The US forces' former residential quarter on the north side was renovated into accommodations for the approximately 7,000 athletes who came to Tokyo from all over the world.
In 1967, the ground was opened as Yoyogi Park. It is the fifth-largest park in Tokyo and is used by residents as a place to relax and stay in shape.
US military houses
Residential houses were built all around Japan for US military personnel stationed in the country after the end of World War II. Many of the housing quarters were named after US presidents. Tokyo, for example, had a Lincoln Center in Kasumigaseki, Chiyoda Ward, with 50 residential units; Jefferson Heights in Nagatacho with 70 units also in the ward; and Grant Heights in Nerima Ward, with 1,260 housing units. Residential complexes had schools, churches and supermarkets. Construction of the US military housing quarters popularised such concepts as room layouts that separated the living room and the bedroom, and also beds and flushing toilets.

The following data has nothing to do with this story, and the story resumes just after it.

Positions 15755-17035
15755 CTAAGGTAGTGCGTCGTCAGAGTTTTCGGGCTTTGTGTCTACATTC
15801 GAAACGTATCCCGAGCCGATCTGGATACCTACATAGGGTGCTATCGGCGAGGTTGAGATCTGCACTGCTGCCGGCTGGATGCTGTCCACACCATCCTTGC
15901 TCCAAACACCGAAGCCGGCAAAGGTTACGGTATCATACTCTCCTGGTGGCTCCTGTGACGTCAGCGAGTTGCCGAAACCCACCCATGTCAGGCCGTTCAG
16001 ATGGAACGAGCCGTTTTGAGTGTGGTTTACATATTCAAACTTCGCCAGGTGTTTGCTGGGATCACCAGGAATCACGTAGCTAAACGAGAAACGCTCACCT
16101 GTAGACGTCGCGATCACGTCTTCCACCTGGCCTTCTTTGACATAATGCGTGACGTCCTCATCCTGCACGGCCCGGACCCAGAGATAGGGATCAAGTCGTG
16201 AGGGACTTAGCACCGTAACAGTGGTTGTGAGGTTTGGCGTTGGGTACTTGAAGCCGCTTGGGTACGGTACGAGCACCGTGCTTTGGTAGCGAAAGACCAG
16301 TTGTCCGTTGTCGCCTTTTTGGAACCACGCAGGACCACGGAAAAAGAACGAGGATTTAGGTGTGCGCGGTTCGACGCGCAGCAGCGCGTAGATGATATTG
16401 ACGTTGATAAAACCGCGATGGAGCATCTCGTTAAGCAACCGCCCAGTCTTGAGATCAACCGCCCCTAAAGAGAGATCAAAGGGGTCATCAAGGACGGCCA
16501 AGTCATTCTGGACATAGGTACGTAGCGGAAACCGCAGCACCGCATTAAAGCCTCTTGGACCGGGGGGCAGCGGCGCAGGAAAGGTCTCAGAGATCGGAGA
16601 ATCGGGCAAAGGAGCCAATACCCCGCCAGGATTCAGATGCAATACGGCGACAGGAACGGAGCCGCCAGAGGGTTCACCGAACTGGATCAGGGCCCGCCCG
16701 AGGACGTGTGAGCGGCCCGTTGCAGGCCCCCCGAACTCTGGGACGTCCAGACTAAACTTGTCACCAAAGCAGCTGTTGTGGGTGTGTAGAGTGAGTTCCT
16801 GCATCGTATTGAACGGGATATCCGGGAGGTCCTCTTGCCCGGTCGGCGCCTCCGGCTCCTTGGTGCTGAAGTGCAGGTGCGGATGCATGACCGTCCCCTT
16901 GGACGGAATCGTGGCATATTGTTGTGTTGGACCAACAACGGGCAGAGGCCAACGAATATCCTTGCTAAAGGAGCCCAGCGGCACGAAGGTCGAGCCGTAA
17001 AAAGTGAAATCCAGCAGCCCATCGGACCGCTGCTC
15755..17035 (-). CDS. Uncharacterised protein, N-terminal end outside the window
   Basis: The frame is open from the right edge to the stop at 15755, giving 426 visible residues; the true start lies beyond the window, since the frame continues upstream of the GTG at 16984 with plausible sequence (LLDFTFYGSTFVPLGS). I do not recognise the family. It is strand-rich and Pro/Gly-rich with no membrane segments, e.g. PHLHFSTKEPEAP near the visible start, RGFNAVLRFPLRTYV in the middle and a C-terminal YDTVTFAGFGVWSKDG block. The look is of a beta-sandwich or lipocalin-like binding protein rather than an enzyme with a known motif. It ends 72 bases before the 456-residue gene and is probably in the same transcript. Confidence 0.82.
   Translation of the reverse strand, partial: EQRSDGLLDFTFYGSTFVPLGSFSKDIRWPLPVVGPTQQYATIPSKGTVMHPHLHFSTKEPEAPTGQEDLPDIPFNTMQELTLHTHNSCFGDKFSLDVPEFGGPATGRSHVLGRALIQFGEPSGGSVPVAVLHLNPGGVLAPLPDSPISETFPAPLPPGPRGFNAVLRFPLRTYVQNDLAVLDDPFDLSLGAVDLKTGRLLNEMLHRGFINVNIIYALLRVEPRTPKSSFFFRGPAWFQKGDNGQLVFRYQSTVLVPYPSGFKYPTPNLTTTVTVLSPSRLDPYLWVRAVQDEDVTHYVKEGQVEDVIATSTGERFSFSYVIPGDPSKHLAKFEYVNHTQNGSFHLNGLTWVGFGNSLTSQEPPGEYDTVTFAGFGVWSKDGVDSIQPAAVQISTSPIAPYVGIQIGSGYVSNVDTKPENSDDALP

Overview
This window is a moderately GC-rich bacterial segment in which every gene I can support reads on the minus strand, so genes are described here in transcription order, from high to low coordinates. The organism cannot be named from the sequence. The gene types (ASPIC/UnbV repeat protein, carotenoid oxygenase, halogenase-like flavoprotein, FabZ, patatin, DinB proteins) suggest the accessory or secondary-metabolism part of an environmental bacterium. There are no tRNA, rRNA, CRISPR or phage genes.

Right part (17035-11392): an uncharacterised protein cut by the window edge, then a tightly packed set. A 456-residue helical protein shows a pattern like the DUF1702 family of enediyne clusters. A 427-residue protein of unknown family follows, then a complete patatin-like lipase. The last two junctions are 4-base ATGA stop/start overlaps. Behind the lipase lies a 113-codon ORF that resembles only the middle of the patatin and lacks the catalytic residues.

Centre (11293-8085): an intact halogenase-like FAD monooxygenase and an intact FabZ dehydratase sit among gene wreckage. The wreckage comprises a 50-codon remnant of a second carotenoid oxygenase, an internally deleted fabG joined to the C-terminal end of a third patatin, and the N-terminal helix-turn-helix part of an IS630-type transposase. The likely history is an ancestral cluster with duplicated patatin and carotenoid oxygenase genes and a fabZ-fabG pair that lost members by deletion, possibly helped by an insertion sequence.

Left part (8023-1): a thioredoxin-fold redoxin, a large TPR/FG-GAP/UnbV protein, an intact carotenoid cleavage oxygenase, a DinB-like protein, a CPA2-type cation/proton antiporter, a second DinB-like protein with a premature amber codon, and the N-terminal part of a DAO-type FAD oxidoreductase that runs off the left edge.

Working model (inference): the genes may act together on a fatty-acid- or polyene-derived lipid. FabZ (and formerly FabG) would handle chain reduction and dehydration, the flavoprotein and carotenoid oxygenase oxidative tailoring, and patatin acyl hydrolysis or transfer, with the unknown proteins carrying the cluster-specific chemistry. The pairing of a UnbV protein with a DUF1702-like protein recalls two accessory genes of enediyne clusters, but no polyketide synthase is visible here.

Guide to former Washington Heights
The former site of Washington Heights is an eight-minute walk from JR Harajuku Station and Meiji-Jingumae Station on the Tokyo Metro. It is located in the east end of Yoyogi Park. Nearby is an Olympic memorial arboretum where trees brought by athletes from different countries were planted during the Tokyo Olympics in 1964.
The park, neighbouring leafy Meiji Jingu shrine, is a popular place to enjoy nature in the centre of Tokyo. The wider area bustles with people enjoying Omotesando avenue, where luxury brand boutiques line the streets, and Takeshita-dori street, where many distinctive shops are found.